This week I have a break between classes and it’s a good time to take a moment to reflect on the class.
Over the last few weeks I have been learning new ways of making handles, carving, and modifying pots. For the first time in a long time I used colored slips to decorate and for the first time ever used soda clay and slips. After several years I got to use porcelain and stoneware glaze again. I got to use 3 types of clay, loaded, unload, and helped fire a soda kiln… so many new things and it’s been a blast!
At this new studio I feel that I found a home where I can stay for a long time. The community of artists in tremendous, in part because there are so many talented people who work hard to refine their craft. But also in part because everyone wants to share their knowledge and encourages each other to try a new things and shares their own knowledge.
So I guess you could say this post is about gratitude for access to a wonderful studio and a chance to develop a skill I love so much. It’s been fantastic, I learned a ton, and can’t wait to start the next session (same class, same teacher, new projects).
All that said, I do have some pots that you haven’t seen yet. Here they are.
First 2 are from Park West and the rest from Lil Street. That poor bowl warped so badly it was hard to even capture the crookedness in the photos!
And a couple of the pots that you already saw but with succulents in them:
My current teacher makes fabulous mugs and one of the things she does really well is handles. They’re a bit thicker than pulled handles and use the “dog bone” design, where the top and bottom are thicker than the middle, as opposed to only the top being thicker on a traditional pulled handle. I never quite liked regular pulled handles anyway.
A couple of classes ago she did a mug demo, showing how she does handles and how much she cleans up the mugs after she finishes them, which is a lot more than what I’d seen before. To try out her methodology, I did a series of mugs. Some of them are also carved and modified because just making a dozen handles isn’t THAT fun.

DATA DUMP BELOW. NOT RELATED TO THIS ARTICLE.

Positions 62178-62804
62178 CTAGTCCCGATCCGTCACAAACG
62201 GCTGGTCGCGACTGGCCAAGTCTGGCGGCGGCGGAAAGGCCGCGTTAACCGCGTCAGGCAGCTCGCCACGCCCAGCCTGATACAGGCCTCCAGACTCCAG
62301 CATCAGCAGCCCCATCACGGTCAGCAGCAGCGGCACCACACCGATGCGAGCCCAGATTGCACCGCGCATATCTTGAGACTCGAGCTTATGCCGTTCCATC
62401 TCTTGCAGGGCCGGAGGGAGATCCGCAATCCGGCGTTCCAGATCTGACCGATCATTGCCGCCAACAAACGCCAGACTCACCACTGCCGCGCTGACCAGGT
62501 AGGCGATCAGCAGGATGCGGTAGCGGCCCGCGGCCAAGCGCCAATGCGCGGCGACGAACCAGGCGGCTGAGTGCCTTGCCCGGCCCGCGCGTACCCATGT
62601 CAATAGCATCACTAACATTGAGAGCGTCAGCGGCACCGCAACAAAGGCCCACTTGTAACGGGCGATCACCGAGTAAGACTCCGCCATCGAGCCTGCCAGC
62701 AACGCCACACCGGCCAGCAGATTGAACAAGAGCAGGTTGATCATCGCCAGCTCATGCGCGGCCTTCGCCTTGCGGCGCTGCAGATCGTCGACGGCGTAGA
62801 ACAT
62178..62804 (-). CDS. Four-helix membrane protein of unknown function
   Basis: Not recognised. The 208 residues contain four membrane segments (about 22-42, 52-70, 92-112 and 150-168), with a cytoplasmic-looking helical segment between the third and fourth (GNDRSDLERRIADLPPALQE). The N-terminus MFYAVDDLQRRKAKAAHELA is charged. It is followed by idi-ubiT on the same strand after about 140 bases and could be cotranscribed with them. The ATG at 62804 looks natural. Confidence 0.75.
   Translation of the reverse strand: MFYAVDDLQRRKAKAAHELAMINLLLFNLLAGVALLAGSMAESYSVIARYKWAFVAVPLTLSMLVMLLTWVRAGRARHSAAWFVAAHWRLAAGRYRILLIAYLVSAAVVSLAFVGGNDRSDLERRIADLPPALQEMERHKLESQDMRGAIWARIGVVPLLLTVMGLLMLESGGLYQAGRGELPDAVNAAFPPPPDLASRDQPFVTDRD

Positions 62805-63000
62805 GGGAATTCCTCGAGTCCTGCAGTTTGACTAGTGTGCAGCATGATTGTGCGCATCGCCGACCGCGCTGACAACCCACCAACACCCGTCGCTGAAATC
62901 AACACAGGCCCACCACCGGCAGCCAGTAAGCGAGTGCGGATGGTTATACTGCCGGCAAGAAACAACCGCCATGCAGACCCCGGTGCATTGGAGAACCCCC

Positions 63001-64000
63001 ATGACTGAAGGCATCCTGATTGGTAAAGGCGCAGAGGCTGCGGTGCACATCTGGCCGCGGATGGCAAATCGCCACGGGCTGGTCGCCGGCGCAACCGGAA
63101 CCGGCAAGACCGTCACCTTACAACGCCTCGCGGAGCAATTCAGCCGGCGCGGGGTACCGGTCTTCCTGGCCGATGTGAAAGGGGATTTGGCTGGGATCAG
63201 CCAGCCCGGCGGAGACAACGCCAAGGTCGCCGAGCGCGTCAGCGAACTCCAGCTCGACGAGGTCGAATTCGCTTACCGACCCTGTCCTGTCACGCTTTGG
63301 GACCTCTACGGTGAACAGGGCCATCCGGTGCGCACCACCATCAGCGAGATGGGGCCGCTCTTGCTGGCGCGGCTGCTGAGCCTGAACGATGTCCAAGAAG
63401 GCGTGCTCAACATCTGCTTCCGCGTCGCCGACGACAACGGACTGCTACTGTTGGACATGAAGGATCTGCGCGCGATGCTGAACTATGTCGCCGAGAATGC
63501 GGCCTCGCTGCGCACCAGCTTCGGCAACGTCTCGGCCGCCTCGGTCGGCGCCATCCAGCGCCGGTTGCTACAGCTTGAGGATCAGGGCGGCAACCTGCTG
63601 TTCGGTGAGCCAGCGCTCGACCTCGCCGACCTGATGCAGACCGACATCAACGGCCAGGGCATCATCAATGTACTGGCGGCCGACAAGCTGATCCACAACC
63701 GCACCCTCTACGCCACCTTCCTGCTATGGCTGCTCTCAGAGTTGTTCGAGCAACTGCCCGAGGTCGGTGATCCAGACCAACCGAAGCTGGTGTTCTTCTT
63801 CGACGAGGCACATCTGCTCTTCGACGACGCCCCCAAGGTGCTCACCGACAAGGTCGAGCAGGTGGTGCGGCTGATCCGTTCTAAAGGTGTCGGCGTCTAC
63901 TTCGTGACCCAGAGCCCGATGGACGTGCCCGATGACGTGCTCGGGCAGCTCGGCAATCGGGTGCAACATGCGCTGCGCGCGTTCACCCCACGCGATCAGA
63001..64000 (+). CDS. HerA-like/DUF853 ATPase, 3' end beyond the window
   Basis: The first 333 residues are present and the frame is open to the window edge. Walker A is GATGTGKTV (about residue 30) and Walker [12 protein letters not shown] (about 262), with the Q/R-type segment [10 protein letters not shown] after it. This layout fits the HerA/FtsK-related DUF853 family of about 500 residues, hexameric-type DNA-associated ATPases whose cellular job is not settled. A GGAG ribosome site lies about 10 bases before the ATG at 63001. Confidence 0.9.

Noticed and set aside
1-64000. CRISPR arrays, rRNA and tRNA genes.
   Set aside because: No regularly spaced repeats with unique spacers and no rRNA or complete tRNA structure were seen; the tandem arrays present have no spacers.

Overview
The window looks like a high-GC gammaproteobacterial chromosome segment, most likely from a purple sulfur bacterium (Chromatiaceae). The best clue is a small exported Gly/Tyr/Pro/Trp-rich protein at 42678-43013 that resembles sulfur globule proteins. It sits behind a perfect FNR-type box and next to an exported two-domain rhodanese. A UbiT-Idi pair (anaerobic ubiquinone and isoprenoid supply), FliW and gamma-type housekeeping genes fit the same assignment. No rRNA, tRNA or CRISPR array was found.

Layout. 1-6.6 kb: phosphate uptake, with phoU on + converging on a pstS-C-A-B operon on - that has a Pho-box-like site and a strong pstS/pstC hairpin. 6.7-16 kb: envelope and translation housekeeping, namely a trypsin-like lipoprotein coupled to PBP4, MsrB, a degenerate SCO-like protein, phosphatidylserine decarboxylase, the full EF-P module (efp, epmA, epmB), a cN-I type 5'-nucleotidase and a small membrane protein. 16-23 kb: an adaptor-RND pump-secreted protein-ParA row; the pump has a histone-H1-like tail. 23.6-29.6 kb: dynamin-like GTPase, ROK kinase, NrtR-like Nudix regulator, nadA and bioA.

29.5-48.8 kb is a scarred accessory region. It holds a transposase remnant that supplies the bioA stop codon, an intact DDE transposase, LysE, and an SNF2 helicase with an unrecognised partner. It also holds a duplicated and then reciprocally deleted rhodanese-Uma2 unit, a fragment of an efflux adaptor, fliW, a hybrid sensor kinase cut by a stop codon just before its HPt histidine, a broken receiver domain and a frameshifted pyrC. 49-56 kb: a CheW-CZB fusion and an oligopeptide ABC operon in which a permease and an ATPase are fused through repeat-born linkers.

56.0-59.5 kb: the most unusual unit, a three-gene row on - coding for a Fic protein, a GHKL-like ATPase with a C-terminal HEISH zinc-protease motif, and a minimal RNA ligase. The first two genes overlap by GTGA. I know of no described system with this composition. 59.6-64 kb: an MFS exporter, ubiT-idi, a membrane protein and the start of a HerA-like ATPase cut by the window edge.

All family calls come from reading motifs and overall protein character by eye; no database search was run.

My new process is a 3-4 day set of steps:
- plastic: throw the mug
- leather hard: trim, modify, add handle
- harder leather hard: sponge away any unevenness after the mug is set up
- bone dry: remaining cleanup and decoration (e.g. wax resist, clean up carved edges )
The result is a much more polished, professional-looking product.
The studio that I am at now is the biggest and best one in Chicago, Lil Street. Lil Street is also the most expensive studio and farthest from my house, so there had to be a very compelling reason to take a class there. What pushed me over the edge is that I met my current teacher, Sam Hostert, at a craft fair and loved her work. I love the shapes she creates and her attention to form and detail. She teaches a soda class and I had to take it.
I have never tried soda firing before, so this first set of 10 weeks is going to be mostly experimenting. The teacher recommended getting something small fired as soon as possible, so this is my first batch of small pots made of soda clay.
For the first bowl, per the reacher’s recommendation, I added a bunch of texture. I put a swirl into the inside and glazed it with temoku. I am pretty pleased with how it turned out.
The second and third were meant as a set, but I think the cup is too small and it got hit with a lot of soda and stuck to its wads. (They use wads here instead of stilts; I’ve never seen this before.) You can see how thick the glaze ended up on the up, but it actually looks very cool. I would like to reproduce the effect on a larger piece where it’s not going to ruin it.
This last one is a very small cup, half dipped in white glaze.